One of the nation's largest car insurance companies wants to sever all ties with Tigard-based repair chain Leif's Auto Collision Centers—because it says Leif's employees physically threatened its claims adjusters.

Geico Auto Insurance sued Leif's and owner Leif Hansen on Jan. 10 in the U.S. District Court for Oregon, seeking payment for professional damages as well as the right to no longer do with business with them.

Oregon insurance law requires that an insurer not restrict a client's choice of which repair shop fixes their vehicle. But in the lawsuit, first reported Wednesday by The Oregonian, Geico says its request is justified under Oregon workplace safety laws, claiming that Leif's employees and Hansen himself regularly harass and physically threaten the Geico claims adjusters sent to negotiate the cost of repairs.

In a section outlining Leif's "abusive and intimidating conduct", Geico claims Hansen and/or other Leif's employees frequently say to adjusters that "they know how to 'find people.'"

"Leif's employees routinely carry around knives and talk about guns," the lawsuit continues. "In particular, at least one Leif's employee has talked about 'killing people,' with the intention of frightening the Geico adjuster who was present."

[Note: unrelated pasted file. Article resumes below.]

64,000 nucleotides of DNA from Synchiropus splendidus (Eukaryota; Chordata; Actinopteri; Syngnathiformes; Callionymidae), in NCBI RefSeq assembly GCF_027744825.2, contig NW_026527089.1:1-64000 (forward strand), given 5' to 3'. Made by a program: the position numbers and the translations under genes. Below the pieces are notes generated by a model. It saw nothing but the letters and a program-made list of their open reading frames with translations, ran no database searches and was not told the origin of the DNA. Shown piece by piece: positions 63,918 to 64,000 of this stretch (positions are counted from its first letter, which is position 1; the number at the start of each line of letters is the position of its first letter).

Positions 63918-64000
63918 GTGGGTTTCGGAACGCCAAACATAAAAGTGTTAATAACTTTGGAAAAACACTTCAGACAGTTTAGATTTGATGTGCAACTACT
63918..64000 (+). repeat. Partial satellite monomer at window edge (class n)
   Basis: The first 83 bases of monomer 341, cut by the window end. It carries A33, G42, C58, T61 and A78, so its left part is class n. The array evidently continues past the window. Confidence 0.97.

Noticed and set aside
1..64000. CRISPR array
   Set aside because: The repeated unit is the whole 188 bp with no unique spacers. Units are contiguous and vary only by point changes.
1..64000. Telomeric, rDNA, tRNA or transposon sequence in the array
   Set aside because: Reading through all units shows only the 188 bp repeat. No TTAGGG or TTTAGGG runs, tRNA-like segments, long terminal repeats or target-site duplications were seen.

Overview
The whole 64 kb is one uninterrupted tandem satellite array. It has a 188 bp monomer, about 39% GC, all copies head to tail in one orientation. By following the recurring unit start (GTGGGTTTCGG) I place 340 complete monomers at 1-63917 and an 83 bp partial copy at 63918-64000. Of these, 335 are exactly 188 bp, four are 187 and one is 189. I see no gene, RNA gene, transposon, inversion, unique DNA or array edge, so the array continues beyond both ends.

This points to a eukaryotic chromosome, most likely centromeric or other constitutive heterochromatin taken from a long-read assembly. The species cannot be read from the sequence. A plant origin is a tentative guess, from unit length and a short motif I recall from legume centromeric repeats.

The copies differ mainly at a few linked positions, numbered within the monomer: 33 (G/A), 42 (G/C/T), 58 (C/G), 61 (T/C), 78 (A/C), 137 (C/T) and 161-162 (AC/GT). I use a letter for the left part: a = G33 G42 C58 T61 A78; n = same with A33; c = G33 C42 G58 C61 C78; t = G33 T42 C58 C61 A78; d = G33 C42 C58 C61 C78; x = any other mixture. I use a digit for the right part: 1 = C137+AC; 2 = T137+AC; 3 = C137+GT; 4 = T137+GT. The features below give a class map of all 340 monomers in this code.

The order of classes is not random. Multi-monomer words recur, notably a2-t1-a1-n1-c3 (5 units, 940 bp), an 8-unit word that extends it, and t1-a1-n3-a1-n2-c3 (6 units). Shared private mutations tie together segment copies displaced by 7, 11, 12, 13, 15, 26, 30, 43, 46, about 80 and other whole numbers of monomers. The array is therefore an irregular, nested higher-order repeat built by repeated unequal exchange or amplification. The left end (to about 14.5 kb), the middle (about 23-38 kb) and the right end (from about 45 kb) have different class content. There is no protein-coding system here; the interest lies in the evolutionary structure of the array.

Geico also describes an occasion in which a Leif's employee who was bringing a vehicle around for inspection allegedly sped up the car and then stopped it short right where the adjuster was standing.

The lawsuit further describes alleged actions Leif's has taken to obstruct their adjusters' ability to do their jobs, including denying to let adjusters inspect vehicles or even enter the property, as well as misleading Geico's clients by claiming all repair delays are the insurance company's fault, and holding vehicles 'hostage' until Geico falls in line with Leif's repair quotes.

Leif's did not respond to a request for comment on the lawsuit.

Leif Hansen, described as "a one-man lawsuit factory" by WW in 2005, is no stranger to litigation. Hansen claims to be the only auto-body shop in the nation to have an in-house counsel, and reports an increase in business following each new lawsuit he and his company have been involved in.

A study on insurance company payouts published in November of last year by data analytics company ValChoice says that mutual companies, which are owned by policyholders, usually give customers a greater return than publicly traded insurance companies with shareholders, of which Geico is one.

As The New York Times reports: "the potential for conflicts in these operations has become a hot issue recently…for pricing policies that hurt consumers while enriching executives."

This is exact thing that Hansen says he seeks to resist at Leif's Auto Collision Centers. He has told reporters that his company is dedicated to standing up to insurance companies on behalf of his customers.